The 7 Deadly Sins
Posted: 03 September 2007 04:59 PM   [ Ignore ]
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why are these considered bad?

——using my basic definitions——

sloth
working only when you want to

gluttony
eating what you want when you want

greed
wanting certain things

lust
wanting certain people

hatred
not hiding your feelings for your enemies

envy
realizing your wants of things you do not have

pride
wanting to be your best

———————————————————-
I’ve seen it argued that if one of these gets excessive, pride can bring it down. (such as too much food to obesity to pride to lost weight or liposuction)

Are these feelings bad?

Or are the expression of these feelings (not too much though) an good reflection on human nature?

Either way, what is your rationale?

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Posted: 03 September 2007 05:22 PM   [ Ignore ]   [ # 1 ]
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It depends on how you define right and wrong.  The seven deadly sins come from early Christian teaching.  They are probably best understood within the context of that theology.  Are you looking for input using that or a different ethical context? 

The other problems here will be the matter of definitions, where to draw the lines, who decides, and how are the decisions enforced.  Eventually the topic will boil down to justification: How can any claim of rightness or wrongness be ultimately justified?

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PC

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Posted: 03 September 2007 05:26 PM   [ Ignore ]   [ # 2 ]
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You make a valid argument, however, it only applies if one is not a member of a society.  If your behavior in each of these areas is modified to assure that you don’t hurt the other members of your society and that you don’t avoid helping them whenever you can, then I wouldn’t see these as sins.  If you behave only for your own benefit in these seven areas, then I could understand it if someone shot you.  While against one of the Commandments, it’s not one of these Seven Sins, especially if the person did it quite calmly and without any hatred, but merely recognized that you were a destructive influence to the community and needed to be extirpated.  LOL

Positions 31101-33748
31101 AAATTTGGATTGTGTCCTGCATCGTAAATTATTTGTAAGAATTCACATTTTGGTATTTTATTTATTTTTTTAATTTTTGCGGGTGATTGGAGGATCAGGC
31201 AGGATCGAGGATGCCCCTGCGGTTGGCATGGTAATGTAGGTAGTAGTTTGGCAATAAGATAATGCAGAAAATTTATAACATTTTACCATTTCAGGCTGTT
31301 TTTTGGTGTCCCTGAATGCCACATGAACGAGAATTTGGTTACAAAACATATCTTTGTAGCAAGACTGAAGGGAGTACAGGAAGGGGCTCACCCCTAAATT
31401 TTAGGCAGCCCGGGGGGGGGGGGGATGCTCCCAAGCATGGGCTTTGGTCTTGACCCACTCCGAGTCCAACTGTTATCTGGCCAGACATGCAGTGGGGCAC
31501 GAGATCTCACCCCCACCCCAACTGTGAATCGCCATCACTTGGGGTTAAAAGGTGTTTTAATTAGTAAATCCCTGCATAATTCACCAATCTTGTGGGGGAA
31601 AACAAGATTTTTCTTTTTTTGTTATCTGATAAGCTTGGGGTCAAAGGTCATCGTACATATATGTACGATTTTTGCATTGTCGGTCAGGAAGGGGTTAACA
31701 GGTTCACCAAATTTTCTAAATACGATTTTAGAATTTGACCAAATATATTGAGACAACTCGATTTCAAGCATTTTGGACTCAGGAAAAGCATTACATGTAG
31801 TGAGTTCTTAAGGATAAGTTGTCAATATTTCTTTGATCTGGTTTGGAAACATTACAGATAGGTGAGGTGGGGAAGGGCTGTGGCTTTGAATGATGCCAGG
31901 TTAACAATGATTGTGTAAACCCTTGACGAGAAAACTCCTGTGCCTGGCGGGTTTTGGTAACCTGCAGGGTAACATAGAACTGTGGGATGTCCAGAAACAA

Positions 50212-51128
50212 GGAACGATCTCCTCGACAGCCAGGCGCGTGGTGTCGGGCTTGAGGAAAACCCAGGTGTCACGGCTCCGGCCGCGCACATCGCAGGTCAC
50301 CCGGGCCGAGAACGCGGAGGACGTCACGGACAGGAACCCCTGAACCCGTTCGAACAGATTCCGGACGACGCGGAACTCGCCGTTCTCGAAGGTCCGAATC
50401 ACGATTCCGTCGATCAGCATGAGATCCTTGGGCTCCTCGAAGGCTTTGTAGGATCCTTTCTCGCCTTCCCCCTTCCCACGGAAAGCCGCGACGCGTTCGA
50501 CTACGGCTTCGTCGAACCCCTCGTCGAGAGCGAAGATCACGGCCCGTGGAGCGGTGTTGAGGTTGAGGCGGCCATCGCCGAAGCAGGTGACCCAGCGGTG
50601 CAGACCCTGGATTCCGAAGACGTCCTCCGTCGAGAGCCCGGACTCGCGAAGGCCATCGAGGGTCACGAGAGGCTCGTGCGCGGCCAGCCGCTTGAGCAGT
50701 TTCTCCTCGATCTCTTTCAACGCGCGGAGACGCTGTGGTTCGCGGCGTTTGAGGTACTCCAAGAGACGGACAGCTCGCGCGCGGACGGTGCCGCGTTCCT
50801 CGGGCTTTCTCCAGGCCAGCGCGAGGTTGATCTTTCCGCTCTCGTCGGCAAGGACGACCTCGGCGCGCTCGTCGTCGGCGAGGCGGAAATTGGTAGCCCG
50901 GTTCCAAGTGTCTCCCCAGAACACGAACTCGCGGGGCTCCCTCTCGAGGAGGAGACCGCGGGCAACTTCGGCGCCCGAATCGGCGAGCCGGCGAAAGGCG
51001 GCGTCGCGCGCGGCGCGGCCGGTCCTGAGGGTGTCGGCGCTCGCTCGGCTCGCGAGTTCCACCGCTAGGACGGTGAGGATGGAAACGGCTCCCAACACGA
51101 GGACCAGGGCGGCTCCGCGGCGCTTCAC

Occam

edited to delete a semi-colon

[ Edited: 03 September 2007 06:03 PM by Occam ]
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Posted: 03 September 2007 05:39 PM   [ Ignore ]   [ # 3 ]
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Yes, as Occam says, you make a good point. Each of these has its good and its bad elements—they are not bad in and of themselves. This points up the flaws in a naïve Christian sort of ethical system. One can find similar problems with the Ten Commandments.

I do think it’s clear that these seven “sins” do have their bad points. There are bad things about all seven of them. But as you point out, that’s only part of the story.

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Doug

-:- -:—:- -:—:- -:—:- -:—:- -:—:-

El sueño de la razón produce monstruos

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Posted: 03 September 2007 06:23 PM   [ Ignore ]   [ # 4 ]
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Occam - 03 September 2007 05:26 PM

You make a valid argument, however, it only applies if one is not a member of a society.

I’m not sure if this was in response to my response.  What I wrote still applies when one is a member of society.  One may decide if conforming to societal norms is right or wrong.  Those norms are no more justified than any other stance - unless you stipulate that as a basis for justification. 

For the record my sense of right and wrong mostly matches up with that of my society (not coincidentally, thanks to both nature and nurture).  Fortunately (from the perspective of here and now) there have been dissenters whose ideas have caught on.  We now call them reformers.

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Posted: 03 September 2007 06:41 PM   [ Ignore ]   [ # 5 ]